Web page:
What is this bumpy skin on my outer arms and legs? It might be something called keratosis pilaris. It can mimic acne, folliculitis, eczema… which makes it hard to figure out alone. Here’s how to tell the difference!
What is keratosis pilaris (KP)?
It’s a common, benign condition usually starting in kids and will continue into adulthood. It presents as little white, red, or brown dry skin bumps on the face, outer arms and legs, buttocks over all the little hair follicle openings on the skin. It is believed to be caused by a filaggrin 1 mutation (same genetic change that causes eczema and icthyosis vulgaris), which is why patients with KP tend to also have eczema and dry skin. This gene tends to be passed down in families so genetic plays a key role in causing KP.
Is there a cure?
As it is a change in your genetics, there is no cure, yet… but it can be treated with lots of topical treatments to soften the bumps and make it less noticeable. Dermatologists will recommend keratolytic agents (meaning topical medications that break up the top layer of the skin called keratin) to soften the bumps. When the bumps are active, use of these keratolytic agents will make the skin smoother. However, as it is a chronic condition, stopping treatment will result in it coming back.
What are the treatments for KP?
- Over the counter options:
- Use of gentle cleansers – ie. Vanicream bar soap.
- Daily use of keratolytic agents during flare ups
- Daily use of moisturizers to calm down dry skin
- Ceramides (Cerave SA cream)
- Any good moisturizer (Vaseline, Aquaphor, Vanicream moisturizing cream, Cerave moisturizing cream, Cetaphil moisturizing cream)
- Gentle pumice stone or exfoliating scrub in the bath/shower
- Prescription options:
- Vitamin A topicals like retinol, retinoids – ie. tretinoin cream (may be used on face, arms, legs) in varying strengths/potency for softening skin
- Urea 40% cream – to soften the scales
- Hydrocortisone, Triamcinolone, or other topical steroids – to improve symptoms of itch or redness
- Cosmetic options:
- Laser hair removal – more permanent treatment to remove hair
- Electrolysis – more permanent treatment to remove hair
- Intense pulse light laser or Pulse Dye Laser to remove redness from bumps, but not the bumps themselves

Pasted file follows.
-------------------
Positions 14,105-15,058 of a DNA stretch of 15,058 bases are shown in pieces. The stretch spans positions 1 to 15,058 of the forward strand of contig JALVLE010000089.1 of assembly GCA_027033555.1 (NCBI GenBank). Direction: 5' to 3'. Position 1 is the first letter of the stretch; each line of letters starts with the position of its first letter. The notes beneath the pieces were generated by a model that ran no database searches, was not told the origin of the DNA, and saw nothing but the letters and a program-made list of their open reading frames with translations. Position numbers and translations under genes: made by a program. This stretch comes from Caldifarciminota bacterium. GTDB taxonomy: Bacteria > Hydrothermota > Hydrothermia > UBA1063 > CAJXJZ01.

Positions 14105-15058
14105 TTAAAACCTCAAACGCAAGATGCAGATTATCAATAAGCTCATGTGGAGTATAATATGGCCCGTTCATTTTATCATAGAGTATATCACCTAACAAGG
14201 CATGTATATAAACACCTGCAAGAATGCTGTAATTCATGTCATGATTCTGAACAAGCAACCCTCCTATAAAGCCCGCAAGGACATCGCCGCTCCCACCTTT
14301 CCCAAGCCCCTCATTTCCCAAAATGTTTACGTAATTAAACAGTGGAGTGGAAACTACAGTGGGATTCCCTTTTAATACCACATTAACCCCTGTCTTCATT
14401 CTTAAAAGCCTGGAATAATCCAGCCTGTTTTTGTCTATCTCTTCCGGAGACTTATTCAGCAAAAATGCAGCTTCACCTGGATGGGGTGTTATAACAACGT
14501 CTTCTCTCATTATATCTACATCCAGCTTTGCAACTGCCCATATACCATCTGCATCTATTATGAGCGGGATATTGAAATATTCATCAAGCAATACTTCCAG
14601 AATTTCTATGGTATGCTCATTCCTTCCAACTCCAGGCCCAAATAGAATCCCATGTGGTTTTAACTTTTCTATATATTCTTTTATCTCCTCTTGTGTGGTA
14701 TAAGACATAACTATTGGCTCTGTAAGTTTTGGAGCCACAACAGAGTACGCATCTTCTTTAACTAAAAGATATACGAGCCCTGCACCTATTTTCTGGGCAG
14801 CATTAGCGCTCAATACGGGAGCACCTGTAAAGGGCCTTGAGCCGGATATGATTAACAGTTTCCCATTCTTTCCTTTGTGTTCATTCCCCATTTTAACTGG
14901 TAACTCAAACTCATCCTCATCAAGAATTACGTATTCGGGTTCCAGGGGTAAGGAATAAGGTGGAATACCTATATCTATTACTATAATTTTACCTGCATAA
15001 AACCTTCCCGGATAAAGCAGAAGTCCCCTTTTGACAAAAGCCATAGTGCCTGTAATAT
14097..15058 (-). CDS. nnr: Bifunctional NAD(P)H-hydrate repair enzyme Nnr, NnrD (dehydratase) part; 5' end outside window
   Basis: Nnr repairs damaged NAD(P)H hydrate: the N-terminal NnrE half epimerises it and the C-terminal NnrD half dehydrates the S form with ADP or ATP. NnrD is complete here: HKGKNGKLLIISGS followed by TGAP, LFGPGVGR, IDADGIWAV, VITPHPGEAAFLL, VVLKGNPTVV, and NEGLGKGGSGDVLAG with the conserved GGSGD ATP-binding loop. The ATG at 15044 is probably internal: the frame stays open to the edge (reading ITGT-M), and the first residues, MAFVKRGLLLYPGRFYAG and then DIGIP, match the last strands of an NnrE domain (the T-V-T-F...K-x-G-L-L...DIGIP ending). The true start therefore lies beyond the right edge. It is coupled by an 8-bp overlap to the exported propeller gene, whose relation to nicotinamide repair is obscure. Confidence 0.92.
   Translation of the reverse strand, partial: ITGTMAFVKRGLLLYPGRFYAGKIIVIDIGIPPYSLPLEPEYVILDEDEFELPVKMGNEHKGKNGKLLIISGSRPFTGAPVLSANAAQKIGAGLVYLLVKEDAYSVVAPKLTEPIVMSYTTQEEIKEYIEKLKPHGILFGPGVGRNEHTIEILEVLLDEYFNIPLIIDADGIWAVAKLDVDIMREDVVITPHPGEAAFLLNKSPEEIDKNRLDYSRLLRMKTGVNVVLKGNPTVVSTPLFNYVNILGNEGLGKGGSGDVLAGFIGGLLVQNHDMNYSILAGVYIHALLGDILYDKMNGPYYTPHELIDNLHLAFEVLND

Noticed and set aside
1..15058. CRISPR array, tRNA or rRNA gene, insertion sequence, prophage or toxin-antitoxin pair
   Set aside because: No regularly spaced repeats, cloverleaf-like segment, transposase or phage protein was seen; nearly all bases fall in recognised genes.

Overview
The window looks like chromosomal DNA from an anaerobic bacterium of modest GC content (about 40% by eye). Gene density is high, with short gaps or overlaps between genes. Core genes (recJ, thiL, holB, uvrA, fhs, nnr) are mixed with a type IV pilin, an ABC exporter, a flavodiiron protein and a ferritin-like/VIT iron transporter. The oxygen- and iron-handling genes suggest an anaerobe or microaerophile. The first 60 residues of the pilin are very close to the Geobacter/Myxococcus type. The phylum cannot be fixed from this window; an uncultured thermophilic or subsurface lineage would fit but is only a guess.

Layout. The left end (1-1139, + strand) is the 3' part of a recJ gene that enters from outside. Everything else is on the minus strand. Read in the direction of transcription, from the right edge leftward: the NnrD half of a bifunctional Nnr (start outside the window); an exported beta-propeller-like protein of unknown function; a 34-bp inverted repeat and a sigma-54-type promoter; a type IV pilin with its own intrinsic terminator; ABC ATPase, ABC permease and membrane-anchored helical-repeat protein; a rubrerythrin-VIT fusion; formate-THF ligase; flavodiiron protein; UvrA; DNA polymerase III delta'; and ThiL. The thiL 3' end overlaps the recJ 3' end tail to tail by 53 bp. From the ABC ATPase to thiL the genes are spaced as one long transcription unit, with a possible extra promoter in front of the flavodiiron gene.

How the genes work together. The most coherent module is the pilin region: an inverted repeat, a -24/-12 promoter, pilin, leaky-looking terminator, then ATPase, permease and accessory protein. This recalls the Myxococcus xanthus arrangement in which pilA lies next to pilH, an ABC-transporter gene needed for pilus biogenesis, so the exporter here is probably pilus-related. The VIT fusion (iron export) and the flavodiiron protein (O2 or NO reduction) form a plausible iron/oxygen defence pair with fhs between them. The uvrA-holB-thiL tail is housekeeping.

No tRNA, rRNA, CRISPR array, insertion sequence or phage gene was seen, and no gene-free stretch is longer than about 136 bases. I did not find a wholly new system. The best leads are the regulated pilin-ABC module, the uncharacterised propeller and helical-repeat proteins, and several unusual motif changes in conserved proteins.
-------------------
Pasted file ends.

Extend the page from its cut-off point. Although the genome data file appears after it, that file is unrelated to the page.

- Chemical peels – may remove redness and bumps; will have to keep doing for maintenance
In summary, there are numerous treatments for keratosis pilaris. Trial of over the counter options at home may help improve some of the bumps, but if they persist despite home therapies then there are prescription options that may be more helpful for you. Sometimes, it may take trial and error before the best treatment may be achieved. Talk to your dermatologist to formulate a plan designed just for you.
I am a board certified dermatologist at Cedars-Sinai in Los Angeles. I am a comprehensive dermatologist caring for families. I love seeing children and adults. My youngest patient was 0 days old and my oldest was 110 years old. I have had psoriasis since the age of 8 and considered an expert in psoriasis and psoriasis treatments. I have lectured locally and nationally and published numerous papers on other topics such as skin manifestations of eczema, hidradenitis suppurativa, systemic lupus erythematous, granuloma annulare, microbiome, skin cancers, and more. My expertise includes knowledge in managing complex skin diseases. I am experienced with surgical treatment of skin cancers, as well as non-surgical methods to treat skin cancer and precancerous lesions. I run a full medical, cosmetic, and surgical dermatology practice. I am experienced with the use of complex dermatologic therapy, including biologic therapy, immunosuppressive medications, and phototherapy. I also treats fine lines and wrinkles non-surgically with combinations of botox, fillers, chemical peels, lasers, and radiofrequency. I perform minor surgeries such as excisions for cysts, lipomas, basal cell skin cancer, squamous cell skin cancers, and early stage melanoma. I am physician expert for Kopa for Psoriasis, part of Happify. I have been featured on podcasts and quoted in numerous online and print publications. I am honored to be named “Top Doctor” in Los Angeles magazine. In my free time, I volunteer for community events such as skin cancer screenings and at the local free clinics. I also teach internal medicine and dermatology residents at several academic centers. I try to do yoga every day and every year, I run a half-marathon at the Golden Gate Bridge.